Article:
That was the title of my 1970 high school graduation speech forty five years ago. It was just five years past the 1965 Watts Rebellion. I experienced the worst urban rebellion in our history when I was thirteen. It does not take much to recall the sights, sounds, and high energy in the air. Night skies turned blazing colors of oranges, reds, and yellows– the colors of hot anger billowing up into the dark.
As I watched the burning of Baltimore, the imperative is the same: today’s youth is our best promise of a future. How will we step up as adults stepped up in 1965 and helped us to organize to improve our community?
Our youth need hope. They need to dream with courage and faith. All is not lost. All is not lost when caring adults step up to help, when agencies bring in jobs and activities. The future of our youth has been compromised. Yet, all is not lost.
In 1965, I wondered if all was lost after six days of burning and destruction in Watts. James Baldwin wrote about The Fire Next Time. Are we there yet?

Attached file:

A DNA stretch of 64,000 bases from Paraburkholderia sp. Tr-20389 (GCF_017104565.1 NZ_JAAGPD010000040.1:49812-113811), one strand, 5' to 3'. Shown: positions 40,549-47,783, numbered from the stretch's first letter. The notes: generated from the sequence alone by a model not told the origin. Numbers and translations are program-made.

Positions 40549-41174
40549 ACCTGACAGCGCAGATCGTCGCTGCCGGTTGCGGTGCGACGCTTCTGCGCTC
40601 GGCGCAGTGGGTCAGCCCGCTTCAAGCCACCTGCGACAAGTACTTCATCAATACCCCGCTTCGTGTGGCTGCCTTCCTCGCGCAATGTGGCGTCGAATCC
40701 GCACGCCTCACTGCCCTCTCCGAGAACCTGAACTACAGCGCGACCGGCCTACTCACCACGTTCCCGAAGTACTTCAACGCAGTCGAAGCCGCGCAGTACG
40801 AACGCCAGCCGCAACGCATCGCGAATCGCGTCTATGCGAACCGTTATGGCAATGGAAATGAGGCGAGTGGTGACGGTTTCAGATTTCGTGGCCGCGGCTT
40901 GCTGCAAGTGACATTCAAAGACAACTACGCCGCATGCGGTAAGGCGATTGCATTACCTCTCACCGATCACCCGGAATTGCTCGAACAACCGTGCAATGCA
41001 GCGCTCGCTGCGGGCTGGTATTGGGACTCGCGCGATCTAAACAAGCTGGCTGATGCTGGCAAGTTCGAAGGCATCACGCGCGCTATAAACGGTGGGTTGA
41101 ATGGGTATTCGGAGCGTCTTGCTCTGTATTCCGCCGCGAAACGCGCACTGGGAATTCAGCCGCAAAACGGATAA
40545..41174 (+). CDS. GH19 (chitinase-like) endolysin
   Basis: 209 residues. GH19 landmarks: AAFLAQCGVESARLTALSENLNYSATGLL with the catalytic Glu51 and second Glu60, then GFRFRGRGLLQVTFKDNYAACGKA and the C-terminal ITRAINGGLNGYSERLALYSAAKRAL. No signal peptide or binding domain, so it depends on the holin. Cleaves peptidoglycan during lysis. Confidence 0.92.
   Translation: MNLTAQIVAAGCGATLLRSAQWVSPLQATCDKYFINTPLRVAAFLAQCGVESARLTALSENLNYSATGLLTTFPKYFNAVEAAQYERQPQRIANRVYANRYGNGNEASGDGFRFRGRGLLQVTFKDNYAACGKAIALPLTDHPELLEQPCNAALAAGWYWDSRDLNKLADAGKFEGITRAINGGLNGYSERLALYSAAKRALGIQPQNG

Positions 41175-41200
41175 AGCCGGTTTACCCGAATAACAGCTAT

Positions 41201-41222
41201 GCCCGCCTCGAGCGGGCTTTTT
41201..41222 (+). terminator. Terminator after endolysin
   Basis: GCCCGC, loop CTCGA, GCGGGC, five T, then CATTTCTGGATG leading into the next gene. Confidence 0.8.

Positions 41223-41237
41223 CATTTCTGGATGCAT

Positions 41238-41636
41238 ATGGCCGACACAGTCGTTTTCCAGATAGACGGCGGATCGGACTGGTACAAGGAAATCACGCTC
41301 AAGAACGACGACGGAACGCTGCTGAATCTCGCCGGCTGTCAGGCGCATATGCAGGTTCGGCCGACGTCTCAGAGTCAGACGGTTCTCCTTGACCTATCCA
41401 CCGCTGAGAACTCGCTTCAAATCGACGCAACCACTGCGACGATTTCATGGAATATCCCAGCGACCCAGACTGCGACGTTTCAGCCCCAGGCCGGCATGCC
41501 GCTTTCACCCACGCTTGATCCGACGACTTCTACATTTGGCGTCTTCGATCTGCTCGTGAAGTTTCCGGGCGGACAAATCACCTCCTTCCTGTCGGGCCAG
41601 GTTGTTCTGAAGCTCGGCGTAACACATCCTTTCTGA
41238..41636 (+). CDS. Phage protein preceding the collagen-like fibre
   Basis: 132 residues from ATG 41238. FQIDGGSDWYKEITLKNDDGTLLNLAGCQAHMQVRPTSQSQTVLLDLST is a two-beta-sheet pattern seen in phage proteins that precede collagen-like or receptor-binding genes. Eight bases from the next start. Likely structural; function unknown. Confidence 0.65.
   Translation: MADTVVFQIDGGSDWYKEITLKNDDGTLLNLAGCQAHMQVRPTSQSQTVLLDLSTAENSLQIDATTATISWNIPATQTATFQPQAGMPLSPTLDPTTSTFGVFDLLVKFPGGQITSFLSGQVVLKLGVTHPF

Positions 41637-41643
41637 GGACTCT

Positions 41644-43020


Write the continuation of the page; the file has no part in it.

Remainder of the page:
Tonight I had the honor of speaking to the education community of the W.E.B. DuBois Charter Schools Consortium in Memphis, Tennessee. Headed by Director Ruby Payne, this is a cohort of parents, grandparents, school leaders, and community members with a single focus like a laser: prepare our children for the future. This community gets it right. They have found the secret sauce to create a collaborative force to build a hedge around students who could have a different future if these adults had not steeped up to the plate.
I spoke about the Effective Use of Self: Focusing on the 4 Cs of Compassion. Our students, no matter where they live and no matter the socio-economic make-up of the neighborhoods, are all at risk to an uncertain future. These adults are building citizens–young people who know how live and thrive in a civil society.
They are doing it the old school way: not security guards at the entrance but grandparents. These grandparents, my good friend Lennell Terrell being one of them, meet the students at the door and ensure they are appropriately dressed in full uniforms. Those out of compliance are soon in compliance after being sent home enough times. Did parents get angry? Of course, they did. It was an inconvenience for Tyrone or Tonya to come back home for socks or a belt. They have zero tolerance for sagging pants and skirts too short.
They have reached back into the wisdom of the community and given then significant roles to play because they get it: it takes a village to raise a child.
I look forward to more interaction with the people in Memphis. I am energized by positivity and the W.E.B. DuBois Charter School Consortium has got it going on! Now this should be Breaking News, CNN.